Top Eight Reasons to Lose Weight

Most people don’t think carrying a few extra pounds is a risk to their health. But the harsh reality is that being obese can take as many as 20 years off your life.

Fortunately, losing even just a small amount of weight can reduce and sometimes completely reverse the risks.

Do you need inspiration to slim down? These eight reasons to lose weight should give you the motivation you need.

1: You Could Reduce Your Risk of Developing Cancer

Women who are overweight are four times more likely to develop endometrial cancer.  They are also more likely to get breast cancer.  This is probably because body fat produces oestrogen, a hormone linked to both diseases.  The University of Minnesota researchers also found that leptin, a hormone associated with weight gain, enhanced the proliferation of both normal and cancerous breast cells.

Make one change: Talk with your doctor about birth-control pills. Women who take a pill containing both oestrogen and progestin have a 50 % lower risk of developing endometrial cancer.

2: You Stay Sharp

As exercising improves blood flow throughout your body your chances of developing dementia caused by cardiovascular illness decreases as a result. 64% of people surveyed by the Alzheimer’s Society were unaware of the effect that exercise has on the risk of developing dementia. Susannah Spencer – a dementia specialist – from Country Court Care says “What’s good for the heart is good for the head and regular exercise is one of the best ways to reduce your risk of developing dementia, so it’s worrying that so many people questioned didn’t know that.”

Make one change: Start eating non-fat or low-fat yogurt for breakfast. The calcium encourages your body to burn rather than store abdominal fat.

Did you know? Researchers from Kaiser Permanente found that people with the fattest arms at ages 40 to 45 were 59 percent more likely to have dementia later in life.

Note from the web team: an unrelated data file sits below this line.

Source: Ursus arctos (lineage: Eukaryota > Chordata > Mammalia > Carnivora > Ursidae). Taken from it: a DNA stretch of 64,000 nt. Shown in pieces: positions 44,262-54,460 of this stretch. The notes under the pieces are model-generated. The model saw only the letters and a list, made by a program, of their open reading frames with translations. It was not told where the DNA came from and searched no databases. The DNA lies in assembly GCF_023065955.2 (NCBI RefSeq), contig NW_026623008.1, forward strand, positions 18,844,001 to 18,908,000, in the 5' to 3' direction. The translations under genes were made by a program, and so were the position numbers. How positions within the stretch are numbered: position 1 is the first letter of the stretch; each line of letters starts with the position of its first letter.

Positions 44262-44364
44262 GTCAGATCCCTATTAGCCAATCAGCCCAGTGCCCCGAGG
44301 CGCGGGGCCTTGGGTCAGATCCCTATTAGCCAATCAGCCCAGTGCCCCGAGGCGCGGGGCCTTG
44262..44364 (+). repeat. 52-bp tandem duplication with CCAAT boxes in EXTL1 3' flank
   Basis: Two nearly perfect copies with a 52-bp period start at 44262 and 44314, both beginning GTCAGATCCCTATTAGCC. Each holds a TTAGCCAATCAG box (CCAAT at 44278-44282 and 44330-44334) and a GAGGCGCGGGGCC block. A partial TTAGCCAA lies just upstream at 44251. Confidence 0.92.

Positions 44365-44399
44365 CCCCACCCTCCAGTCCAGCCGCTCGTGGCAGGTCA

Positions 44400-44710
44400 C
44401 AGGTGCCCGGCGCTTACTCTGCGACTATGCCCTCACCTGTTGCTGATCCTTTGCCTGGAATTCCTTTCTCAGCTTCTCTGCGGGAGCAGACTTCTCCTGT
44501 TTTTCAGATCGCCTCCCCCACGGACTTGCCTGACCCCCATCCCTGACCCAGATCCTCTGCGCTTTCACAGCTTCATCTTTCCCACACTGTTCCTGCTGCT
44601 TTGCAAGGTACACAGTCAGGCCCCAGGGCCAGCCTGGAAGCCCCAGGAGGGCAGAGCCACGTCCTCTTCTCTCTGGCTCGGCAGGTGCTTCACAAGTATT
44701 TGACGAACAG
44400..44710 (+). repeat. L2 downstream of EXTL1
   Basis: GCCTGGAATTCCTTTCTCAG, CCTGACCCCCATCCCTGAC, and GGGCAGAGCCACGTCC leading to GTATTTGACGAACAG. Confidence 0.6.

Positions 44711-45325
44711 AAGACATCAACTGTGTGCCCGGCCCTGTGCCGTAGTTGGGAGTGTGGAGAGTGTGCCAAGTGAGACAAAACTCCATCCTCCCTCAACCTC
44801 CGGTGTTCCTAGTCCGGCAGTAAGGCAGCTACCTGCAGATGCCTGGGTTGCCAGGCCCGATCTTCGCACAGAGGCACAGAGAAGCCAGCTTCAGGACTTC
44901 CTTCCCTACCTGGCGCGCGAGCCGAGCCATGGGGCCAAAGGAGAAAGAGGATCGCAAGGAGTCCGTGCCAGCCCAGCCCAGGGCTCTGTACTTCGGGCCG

3: Your Heart is Safer

The bigger you are the more likely you are to suffer a heart attack earlier in life—12 years sooner for the most obese, a study in the Journal of the American College of Cardiology says. And overweight people are more likely to have diabetes and high cholesterol.

Make one change: Eat heart-healthy fare like dark leafy greens and unsalted nuts.

4: You Feel Less Depressed

There’s an association between obesity and depression, according to a recent study of 4,600 women between the ages of 40 and 65. About 6.5 percent of the women who had a normal body mass index (BMI) were depressed, whereas the disorder afflicted more than 25 percent of those with BMIs higher than 35.

In another study, researchers found a 25 percent increase in the risk of developing mood disorders among the obese. The stigma of being overweight plus limited physical activity could contribute to depression, researchers say.

Make one change: Seek out a therapist either through your employer (which might offer free on-site counselling) or a mental health clinic or hospital (some charge based on what you can pay).

5: You Lower Your Risk of Incontinence

Obese women are twice as likely as normal-weight women to have a pelvic-floor disorder. The most common problem is urinary incontinence, according to researchers for the National Institutes of Health’s Pelvic Floor Disorders Network; other complications include faecal incontinence and pelvic-organ prolapse (when the uterus, bladder, small intestines or rectum sag into the vaginal area).

Make one change: Losing even 5 % of your body weight can take the pressure off your pelvic floor. You can also reduce your risk by eliminating caffeine, which can irritate your bladder, and by doing Kegel exercises.

6: You Protect Vital Organs

Swedish researchers have reported that being overweight triples the risk of chronic renal failure (CRF), a gradual, irreversible loss of kidney function. The researchers estimate that obesity causes 11 percent of CRF cases in women. Likewise, having a higher BMI increases the risk of gallbladder disease, according to researchers from the Lawrence Berkeley National Laboratory in California.

Make one change: To keep kidneys healthy, swap sodas for sparkling water flavoured with lime or lemon.

7: Your Joints Feel Less Stressed

Arthritis cases attributed to obesity rose from 3 percent in 1971 to 18 percent in 2002, according to researchers at Beth Israel Deaconess Medical Centre in Boston.

Make one change: Walk! Taking a stroll five days a week can improve arthritis symptoms.

8: You may breathe better

Studies have linked the risk of asthma with obesity. Researchers at National Jewish Health in Denver reported that glucocorticoids (meds that control wheezing) are 40 percent less effective in overweight patients than in those of normal weight.

Make one change: Increase your vitamin D intake—which can help improve lung function.

Did you know? Obesity is the No. 1 risk factor for sleep apnoea. Extra body fat in the chest and neck can restrict air passages, causing you to wake up frequently to help catch your breath.